It is important to partner with a firm that not only has expertise in a critical digital service, but also has robust systems and processes, strong security protocols, and rigorous risk management. The fintech partner will be an extension of the bank or credit union, and must therefore be able to deliver reliable, high-quality service that meets all of the demanding compliance and regulatory requirements to which financial institutions must adhere.

Deliver a Great Customer Experience

Outside of security, a poor online customer experience is the greatest risk to consumer-focused financial institutions today. It is essential that the user interface for any digital financial product be simple, intuitive and easy to navigate. The simpler the process and quicker the response time, the greater the level of consumer satisfaction.

Get “Phygital”

A distinct advantage that banks and credit unions have versus fintech start-ups is a physical branch network. While digital technology offers the advantages of easy access and fast decisioning, sometimes there is just no substitute for a brick-and-mortar branch staffed by expert professionals who can provide consumers with advice and guidance on major financial decisions. Traditional lenders can offer a best-of-both-worlds “phygital” experience by partnering with an established fintech to create a white-labeled digital backbone, while also offering access to branch-based staff.[3]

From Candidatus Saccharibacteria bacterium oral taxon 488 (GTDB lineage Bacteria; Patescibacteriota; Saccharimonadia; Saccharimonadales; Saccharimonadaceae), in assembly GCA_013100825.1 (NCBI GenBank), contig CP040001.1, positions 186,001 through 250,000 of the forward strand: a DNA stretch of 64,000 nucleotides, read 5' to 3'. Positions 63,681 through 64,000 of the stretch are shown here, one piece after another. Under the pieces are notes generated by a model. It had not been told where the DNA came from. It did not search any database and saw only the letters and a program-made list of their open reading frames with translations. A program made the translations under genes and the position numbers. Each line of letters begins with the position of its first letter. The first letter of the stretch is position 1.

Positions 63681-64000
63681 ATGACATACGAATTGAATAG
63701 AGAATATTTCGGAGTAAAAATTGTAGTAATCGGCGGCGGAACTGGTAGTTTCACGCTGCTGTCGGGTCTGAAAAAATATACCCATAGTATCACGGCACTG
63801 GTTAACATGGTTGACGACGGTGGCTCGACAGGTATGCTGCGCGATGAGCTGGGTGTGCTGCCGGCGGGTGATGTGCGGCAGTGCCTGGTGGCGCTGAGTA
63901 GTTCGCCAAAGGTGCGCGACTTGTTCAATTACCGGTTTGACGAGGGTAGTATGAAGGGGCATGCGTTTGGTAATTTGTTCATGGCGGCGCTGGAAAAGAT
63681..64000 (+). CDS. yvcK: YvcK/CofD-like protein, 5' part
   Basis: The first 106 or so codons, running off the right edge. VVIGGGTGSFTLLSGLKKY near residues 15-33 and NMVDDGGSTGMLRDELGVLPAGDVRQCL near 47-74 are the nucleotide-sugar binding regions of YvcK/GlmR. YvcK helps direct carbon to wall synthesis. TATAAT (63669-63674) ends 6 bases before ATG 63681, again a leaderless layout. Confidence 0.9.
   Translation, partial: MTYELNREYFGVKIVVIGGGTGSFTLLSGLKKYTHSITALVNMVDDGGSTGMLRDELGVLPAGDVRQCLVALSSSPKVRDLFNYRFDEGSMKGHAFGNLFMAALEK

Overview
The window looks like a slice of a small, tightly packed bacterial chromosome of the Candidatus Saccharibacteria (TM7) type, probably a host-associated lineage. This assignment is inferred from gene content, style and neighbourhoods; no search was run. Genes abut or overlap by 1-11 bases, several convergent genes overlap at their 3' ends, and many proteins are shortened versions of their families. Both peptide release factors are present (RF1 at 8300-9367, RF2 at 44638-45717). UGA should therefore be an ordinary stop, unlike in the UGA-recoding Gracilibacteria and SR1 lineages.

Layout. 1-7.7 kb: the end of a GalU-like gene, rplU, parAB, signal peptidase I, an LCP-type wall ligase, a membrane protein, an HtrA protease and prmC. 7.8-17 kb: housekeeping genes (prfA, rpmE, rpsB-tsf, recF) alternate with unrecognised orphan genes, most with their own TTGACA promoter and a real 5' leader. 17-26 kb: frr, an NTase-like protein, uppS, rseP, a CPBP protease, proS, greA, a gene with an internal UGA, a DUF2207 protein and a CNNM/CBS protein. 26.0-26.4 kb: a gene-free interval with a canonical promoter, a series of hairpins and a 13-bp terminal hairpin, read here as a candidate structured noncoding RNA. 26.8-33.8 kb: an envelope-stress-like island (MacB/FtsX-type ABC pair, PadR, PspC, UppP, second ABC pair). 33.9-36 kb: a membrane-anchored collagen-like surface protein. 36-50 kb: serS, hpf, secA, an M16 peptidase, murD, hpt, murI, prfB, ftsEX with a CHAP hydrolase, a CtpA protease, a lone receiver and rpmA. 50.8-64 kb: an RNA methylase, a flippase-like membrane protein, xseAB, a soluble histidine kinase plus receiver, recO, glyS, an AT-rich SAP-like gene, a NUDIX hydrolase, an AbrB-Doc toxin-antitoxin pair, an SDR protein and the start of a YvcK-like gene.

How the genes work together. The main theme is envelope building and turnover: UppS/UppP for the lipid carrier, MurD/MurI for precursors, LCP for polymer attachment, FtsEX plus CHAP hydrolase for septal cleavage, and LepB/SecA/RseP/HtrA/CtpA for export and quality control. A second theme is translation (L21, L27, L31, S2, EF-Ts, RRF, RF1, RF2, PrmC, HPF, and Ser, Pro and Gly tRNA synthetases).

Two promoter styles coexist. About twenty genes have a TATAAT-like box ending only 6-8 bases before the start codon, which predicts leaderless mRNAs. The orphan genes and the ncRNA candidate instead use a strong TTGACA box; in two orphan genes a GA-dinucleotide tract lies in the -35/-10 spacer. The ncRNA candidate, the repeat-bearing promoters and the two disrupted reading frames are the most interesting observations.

The need for banking institutions to deliver the innovations that consumers demand – while also operating in a cost-efficient manner – will continue to drive the financial services industry’s pivot to digital. [4] Regional institutions need not fear that they lack the capital and talent to compete in a digital marketplace. Partnering with innovative fintech start-ups will allow smaller banks and credit unions to offer the digital services modern borrowers demand – made even better by the personal relationships, data-driven consumer insights, access to branch-based experts, and cost-efficient capital that are the unique hallmarks of traditional banking institutions.


Christian Widhalm, Chief Revenue Officer

Christian Widhalm is the Chief Revenue Officer for LendKey Technologies, a Lending-as-a-Service platform who has partnered with over 280 banks and credit unions.  Christian leads lender partnerships and works with clients to create profitable and successful digital lending programs. His tenure at LendKey began in 2010 and he has carried impactful leadership roles covering nearly every surface of the organization.  Christian is an expert in digital lending and frequently speaks to bank executives on how to better attract the Millennial demographic. His career began working in partner sponsorships for Major League Baseball and holds Bachelor of Science degrees in Finance and Entrepreneurship from Syracuse University.